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Danielle Macdonald in <i>Patti Cake$</i>. Photo: Jeong Park. Courtesy of Sundance Institute.

Danielle Macdonald in Patti Cake$. Photo: Jeong Park. Courtesy of Sundance Institute.

Sundance Notes: Made-in-NY Patty Cake$ Poised to Skyrocket

02 / 1

The New York State Governor’s Office for Motion Picture and Television Development reports that a total of 18 premieres at this year’s Sundance Film Festival, which just wrapped, participated in the New York State Film Tax Credit Program — and one of them struck Park City gold.

Anxiously snapped up by Fox Searchlight for a whopping $9.5 million — after reported a “a ferocious all-night auction” between Lionsgate, Neon, Amazon, and Sony — Geremy Jasper’s New Jersey hip-hop, rags-to-radio-hit fable, Patty Cake$, debuted in the U.S. Dramatic Competition to standing ovations.

Patti Cake$ director Geremy Jasper. (Photo Jeremiah Zagar)

For storyline, first-time writer/director Jasper tapped into autobiographical details of his own small-town escape from “Dirty Jersey,” including his earlier semi-successful career as an indie rocker. (With a craggy but delicate baritone reminiscent of Jim Morrison by way of David Byrne, Jasper was the vocalist of the popular early-2000’s indie rock band The Fever.) But in Patty Cake$ he updates the North Jersey scene he grew up in, replacing the grandparent guitar rock of Bruce Springsteen with beats and rhymes (lyrics he wrote himself) in sync to the era of Jay-Z and Beyoncé. An impressive musical feat in its own right.

Patty Cake$ gifts zaftig Australian actress and Jasper alter ego, Danielle McDonald, with the charismatic breakout role of 23-year-old rapper Patricia Dombrowski, a/k/a “Killa P”, a/k/a “Patti Cake$”. McDonald brings convincing North Jersey attitude — and accent — to Patti’s struggle to transcend her own dim working-class prospects, if only to avoid following in the bleak footsteps of her rowdy, single, alcoholic mother (a gamely intrepid Bridget Everett), herself a failed rock singer.

Co-navigating Jasper’s tawdry world of strip malls, dive bars, and all-night convenience stores are Patti’s sole friends, a fellow aspiring rapper played by newcomer (and real-life online hip-hop sensation) Siddharth Dhananjay and an angry noise rocker played by Mamoudou Athie (by way of the Yale School of Drama) — also breakout roles. You’ll be hearing much more from these outstanding actors. Rounding out the cast is veteran Cathy Moriarty, as Patti’s ailing but tough-as-nails grandmother.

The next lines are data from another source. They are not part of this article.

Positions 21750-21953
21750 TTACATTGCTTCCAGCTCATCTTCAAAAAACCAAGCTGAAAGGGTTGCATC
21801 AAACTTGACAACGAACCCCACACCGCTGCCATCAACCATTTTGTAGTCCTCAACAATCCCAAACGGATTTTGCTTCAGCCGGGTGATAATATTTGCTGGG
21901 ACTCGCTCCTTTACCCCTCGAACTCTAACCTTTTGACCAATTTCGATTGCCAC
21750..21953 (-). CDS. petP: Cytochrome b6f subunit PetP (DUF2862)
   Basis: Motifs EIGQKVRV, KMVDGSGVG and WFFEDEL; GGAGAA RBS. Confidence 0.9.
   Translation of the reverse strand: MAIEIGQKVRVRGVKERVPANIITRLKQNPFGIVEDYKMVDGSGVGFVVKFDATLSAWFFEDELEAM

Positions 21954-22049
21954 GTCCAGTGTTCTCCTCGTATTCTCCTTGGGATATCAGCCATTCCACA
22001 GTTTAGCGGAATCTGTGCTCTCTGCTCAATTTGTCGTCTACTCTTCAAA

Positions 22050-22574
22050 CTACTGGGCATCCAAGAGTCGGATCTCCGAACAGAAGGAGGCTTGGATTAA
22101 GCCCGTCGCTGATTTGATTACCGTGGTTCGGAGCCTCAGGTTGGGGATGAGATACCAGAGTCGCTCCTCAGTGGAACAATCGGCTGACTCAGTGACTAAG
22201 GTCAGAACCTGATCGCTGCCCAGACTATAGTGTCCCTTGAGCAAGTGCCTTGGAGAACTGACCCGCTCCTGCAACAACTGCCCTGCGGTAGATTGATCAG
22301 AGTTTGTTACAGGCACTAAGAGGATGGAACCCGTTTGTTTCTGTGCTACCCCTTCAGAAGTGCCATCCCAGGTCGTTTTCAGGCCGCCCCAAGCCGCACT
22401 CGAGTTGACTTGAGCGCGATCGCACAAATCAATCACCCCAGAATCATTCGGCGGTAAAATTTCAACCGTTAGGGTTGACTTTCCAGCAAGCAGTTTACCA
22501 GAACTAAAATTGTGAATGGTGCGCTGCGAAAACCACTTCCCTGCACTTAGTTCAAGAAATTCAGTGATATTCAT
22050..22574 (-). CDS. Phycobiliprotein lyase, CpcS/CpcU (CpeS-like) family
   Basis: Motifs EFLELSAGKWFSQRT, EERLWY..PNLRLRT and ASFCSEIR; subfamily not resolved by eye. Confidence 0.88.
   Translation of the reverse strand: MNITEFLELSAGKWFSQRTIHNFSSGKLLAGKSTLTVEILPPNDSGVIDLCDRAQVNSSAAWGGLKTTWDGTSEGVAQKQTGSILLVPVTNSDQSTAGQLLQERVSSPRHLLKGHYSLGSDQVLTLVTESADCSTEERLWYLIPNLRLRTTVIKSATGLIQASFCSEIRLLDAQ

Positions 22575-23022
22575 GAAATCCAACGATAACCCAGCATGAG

Patty Cake$ was produced by Michael Gottwald, Noah Stahl, and Dan Janvey, principals in New Orleans-based The Department of Motion Pictures, whose résumé includes Benh Zeitlin’s 2012 Sundance smash, Beasts of the Southern Wild, nominated for four Oscars.

Notably, Patty Cake$ was financed and co-produced by Brazilian outfit RT Features (Rodrigo Teixeira), which boasts an impressive record of backing recent American indie films like Noah Baumbach’s Frances Ha, Kelly Reichardt’s Night Moves, Ira Sachs Love Is Strange, James Schamus’s Indignation, and another 2017 Sundance hit, Luca Guadagnino’s Call Me By Your Name, co-scripted by James Ivory and grabbed by Sony Pictures Classics before its first Sundance screening. (At 2014 Cannes, Teixeira and Martin Scorcese also announced a Scorsese-RT Features fund to finance and produce 1st and 2nd features by young directors.)

But the entire crew of Patty Cake$, as well as production and post services, were local to the New York metropolitan area. Argentinian-born DP Federico Cesca, a recent NYU Tisch graduate, rented his ARRI Alexa Mini, lenses, lighting, and grip equipment from Abel Cine Tech and Handheld Films.

Cesca’s other film in the Sundance U.S. Dramatic Competition, Michael Larnell’s Roxanne Roxanne, based on a legendary 1980s hip-hop rivalry that coincidentally also features a young female lead — this time from the Queensbridge projects in Long Island City — attracted its own Sundance bidding war. Although Amazon, Lionsgate and Miramax vied for the rights, new-kid-on-the-block Neon won out, acquiring North American dibs for close to $3 million.

A local NYC production, Roxanne Roxanne was yet another of the 18 films at Sundance that participated in the New York State Film Tax Credit Program for films that shoot or post in New York State.

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About the author

David Leitner has over eighty director, DP, and producer credits in documentaries and dramas including eight Sundance Film Festival premieres. His work has been broadcast and seen theatrically in the U.S. and Europe. Since 1995 he has photographed an ongoing series of films about American artists, architects, and writers for Checkerboard Film Foundation. He is also an industry journalist, film critic, and contributor to the textbook classic, “The Filmmaker’s Handbook.”